• Cynthia Ruchti says:

      Betsy, what a sweet picture of the gift it was to have a window view, and how it soothed. She will…indeed…rise.

      • Yes, it indeed was a gift, and she will rise. I had a little gold toned ring with a cross and had lost it some time ago and I didn’t know where. When I reached the house and was moving things I noticed a glimmer if gold on the bed, on top of the opened sheets. I truly have no idea how it found it’s way there accept it was hidden in my luggage and fell out, or was an get my travel items from my last visit months ago. I placed that ring over my left pinky next to my finger with my wedding ring and popped it over my knuckle and found it won’t slide off easily like it had been. Sometimes, even swollen joints from arthritis can be a useful and disguised blessing. There is no doubt He is with me, and I am not alone, even in the midst of a dark night.

        Thanks so much, and yes, she will indeed rise, and at that with His healing in His wings.

  9. Cynthia, your fresh approach to this topic made me swipe right and keep right on reading.
    A grammar or spelling error wouldn’t make me swipe left as much as boredom would. If I’m not hooked by a desire to know more, or hooked by an intriguing or poignant voice/story, then I swipe left. A boring story that’s clear of errors is still a yawner. But if you catch my attention, I won’t pay much attention to the errors during my page-flipping-sprint to the end.
    Blessings ~ Wendy Mac

    • Cynthia Ruchti says:

      So very true. A boring story that’s clear of errors is still a yawner. And a compelling story makes it easier to turn off our internal editor.

  10. Joanne Reese says:

    I will never envision a slush pile the same way again. I see papers flying all over the place … to the left … to the right! Who is going to clean up the mess? (Perhaps I’m taking the swiping thing too literally.) Thanks for this fun take on things, Cynthia.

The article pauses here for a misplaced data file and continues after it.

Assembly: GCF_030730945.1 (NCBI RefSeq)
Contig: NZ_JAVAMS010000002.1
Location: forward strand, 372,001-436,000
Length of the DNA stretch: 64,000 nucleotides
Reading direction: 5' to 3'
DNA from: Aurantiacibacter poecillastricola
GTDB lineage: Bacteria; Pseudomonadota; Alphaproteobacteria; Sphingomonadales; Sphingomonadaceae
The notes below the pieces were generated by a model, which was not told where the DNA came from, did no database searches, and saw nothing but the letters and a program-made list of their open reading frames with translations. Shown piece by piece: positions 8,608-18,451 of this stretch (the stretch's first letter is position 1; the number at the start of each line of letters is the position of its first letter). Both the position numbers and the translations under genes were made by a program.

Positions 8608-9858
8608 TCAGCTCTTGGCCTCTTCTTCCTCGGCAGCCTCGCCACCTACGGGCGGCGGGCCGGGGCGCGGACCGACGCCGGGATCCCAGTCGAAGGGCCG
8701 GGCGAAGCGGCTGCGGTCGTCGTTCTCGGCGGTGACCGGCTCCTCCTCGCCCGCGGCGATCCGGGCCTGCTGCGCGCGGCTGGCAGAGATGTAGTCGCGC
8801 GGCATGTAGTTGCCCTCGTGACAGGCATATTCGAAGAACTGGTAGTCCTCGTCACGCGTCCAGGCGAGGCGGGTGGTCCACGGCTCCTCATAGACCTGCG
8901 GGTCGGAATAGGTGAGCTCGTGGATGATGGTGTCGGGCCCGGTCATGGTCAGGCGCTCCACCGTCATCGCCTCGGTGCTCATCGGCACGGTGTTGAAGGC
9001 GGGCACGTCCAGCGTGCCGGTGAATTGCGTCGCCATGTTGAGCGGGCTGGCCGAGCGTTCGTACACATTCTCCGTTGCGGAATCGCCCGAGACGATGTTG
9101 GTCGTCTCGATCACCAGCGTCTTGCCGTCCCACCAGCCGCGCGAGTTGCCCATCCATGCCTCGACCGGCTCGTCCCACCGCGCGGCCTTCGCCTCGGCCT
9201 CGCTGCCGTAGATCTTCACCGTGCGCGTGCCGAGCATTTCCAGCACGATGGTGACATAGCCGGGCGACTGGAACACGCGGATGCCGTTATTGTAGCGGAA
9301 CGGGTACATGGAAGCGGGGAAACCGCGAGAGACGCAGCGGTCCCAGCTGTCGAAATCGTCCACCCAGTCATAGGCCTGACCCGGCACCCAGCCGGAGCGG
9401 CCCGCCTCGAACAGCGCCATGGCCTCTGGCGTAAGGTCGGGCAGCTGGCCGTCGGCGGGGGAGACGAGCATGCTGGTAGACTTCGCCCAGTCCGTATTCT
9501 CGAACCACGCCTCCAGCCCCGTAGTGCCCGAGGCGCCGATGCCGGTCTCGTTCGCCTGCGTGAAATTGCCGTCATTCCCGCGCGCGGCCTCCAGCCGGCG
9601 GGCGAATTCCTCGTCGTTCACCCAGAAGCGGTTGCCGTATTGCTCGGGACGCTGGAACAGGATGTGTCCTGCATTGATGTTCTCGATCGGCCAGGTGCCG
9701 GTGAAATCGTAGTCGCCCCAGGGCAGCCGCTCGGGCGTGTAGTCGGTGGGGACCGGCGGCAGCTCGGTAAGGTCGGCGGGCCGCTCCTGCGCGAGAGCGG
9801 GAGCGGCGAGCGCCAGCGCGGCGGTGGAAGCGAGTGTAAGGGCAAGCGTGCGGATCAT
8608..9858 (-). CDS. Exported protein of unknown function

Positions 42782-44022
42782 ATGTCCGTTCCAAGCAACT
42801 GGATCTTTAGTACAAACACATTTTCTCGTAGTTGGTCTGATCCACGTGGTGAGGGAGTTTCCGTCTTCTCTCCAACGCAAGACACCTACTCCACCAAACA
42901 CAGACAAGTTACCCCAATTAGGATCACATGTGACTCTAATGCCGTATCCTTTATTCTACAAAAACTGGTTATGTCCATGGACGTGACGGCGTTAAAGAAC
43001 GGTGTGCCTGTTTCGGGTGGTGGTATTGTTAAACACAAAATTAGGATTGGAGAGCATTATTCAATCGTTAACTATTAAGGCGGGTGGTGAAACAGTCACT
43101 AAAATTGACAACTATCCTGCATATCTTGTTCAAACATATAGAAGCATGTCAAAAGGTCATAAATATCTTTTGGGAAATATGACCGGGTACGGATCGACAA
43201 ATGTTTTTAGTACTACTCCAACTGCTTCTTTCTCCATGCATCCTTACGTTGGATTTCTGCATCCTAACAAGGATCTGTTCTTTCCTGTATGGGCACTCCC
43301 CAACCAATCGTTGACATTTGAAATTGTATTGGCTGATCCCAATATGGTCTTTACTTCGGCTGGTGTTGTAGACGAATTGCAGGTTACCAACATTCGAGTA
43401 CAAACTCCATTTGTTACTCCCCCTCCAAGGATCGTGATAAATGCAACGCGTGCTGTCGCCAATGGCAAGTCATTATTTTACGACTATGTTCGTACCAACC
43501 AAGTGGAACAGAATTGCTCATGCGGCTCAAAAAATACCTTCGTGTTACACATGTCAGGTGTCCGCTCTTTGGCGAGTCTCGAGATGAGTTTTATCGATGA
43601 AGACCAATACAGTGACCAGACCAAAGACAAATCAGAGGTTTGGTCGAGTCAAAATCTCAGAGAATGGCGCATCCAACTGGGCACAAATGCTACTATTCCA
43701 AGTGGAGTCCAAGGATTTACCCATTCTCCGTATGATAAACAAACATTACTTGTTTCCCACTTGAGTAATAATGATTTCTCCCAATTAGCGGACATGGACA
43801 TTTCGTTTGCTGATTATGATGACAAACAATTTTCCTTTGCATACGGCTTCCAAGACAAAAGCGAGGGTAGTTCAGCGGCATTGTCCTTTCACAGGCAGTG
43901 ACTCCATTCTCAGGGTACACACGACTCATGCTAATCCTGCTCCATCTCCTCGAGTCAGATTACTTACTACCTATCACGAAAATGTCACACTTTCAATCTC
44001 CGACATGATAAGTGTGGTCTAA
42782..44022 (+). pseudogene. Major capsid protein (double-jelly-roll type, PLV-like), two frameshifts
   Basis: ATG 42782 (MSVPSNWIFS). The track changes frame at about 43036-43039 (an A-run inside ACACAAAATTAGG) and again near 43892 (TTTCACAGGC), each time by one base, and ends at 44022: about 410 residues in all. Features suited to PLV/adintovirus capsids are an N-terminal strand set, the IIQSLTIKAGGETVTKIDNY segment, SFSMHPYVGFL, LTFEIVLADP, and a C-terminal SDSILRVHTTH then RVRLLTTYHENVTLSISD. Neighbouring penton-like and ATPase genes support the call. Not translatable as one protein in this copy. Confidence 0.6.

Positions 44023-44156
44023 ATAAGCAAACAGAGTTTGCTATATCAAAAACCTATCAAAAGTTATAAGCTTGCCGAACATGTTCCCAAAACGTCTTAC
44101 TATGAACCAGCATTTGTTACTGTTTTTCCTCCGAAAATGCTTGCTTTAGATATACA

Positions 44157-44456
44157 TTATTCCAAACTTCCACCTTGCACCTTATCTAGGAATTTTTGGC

If I were an agent or editor, I would need to feel connected to the message the writer was trying to convey before I swiped right. If the cover letter and first few lines of the manuscript didn’t grab me, I’d be swiping left.

    • Cynthia Ruchti says:

      That is such a great point, Joanne. Agents and editors need to feel connected to the message in order to put their best championing efforts behind it. So a “swipe left” might mean, “This is FABULOUS! It’s just not for me.”

  11. What would make me swipe left? The same things that make you rush your grocery cart down the detergent isle and away from a too bold, too creepy, too enthusiastic, too lurking, too fragrant, guy following you in the grocery store. If you cringe, you swipe left. I once had a man in my line when I worked at the grocery store who tried to evangelize me while I was checking groceries. Now I’m a Christian, I love Jesus, and even work in full time ministry. But the stern and panic-inducing way He pounded out the gospel, just made me want to toss him outside and lock the doors. Too, crazy! So, any query that gave off that kind of uber-intense vibe would get a “no” I’d think.

    • Cynthia Ruchti says:

      Interesting how it doesn’t matter the subject, if it’s approached in a stern, panic-inducing way, it doesn’t spell “Approachable.” 🙂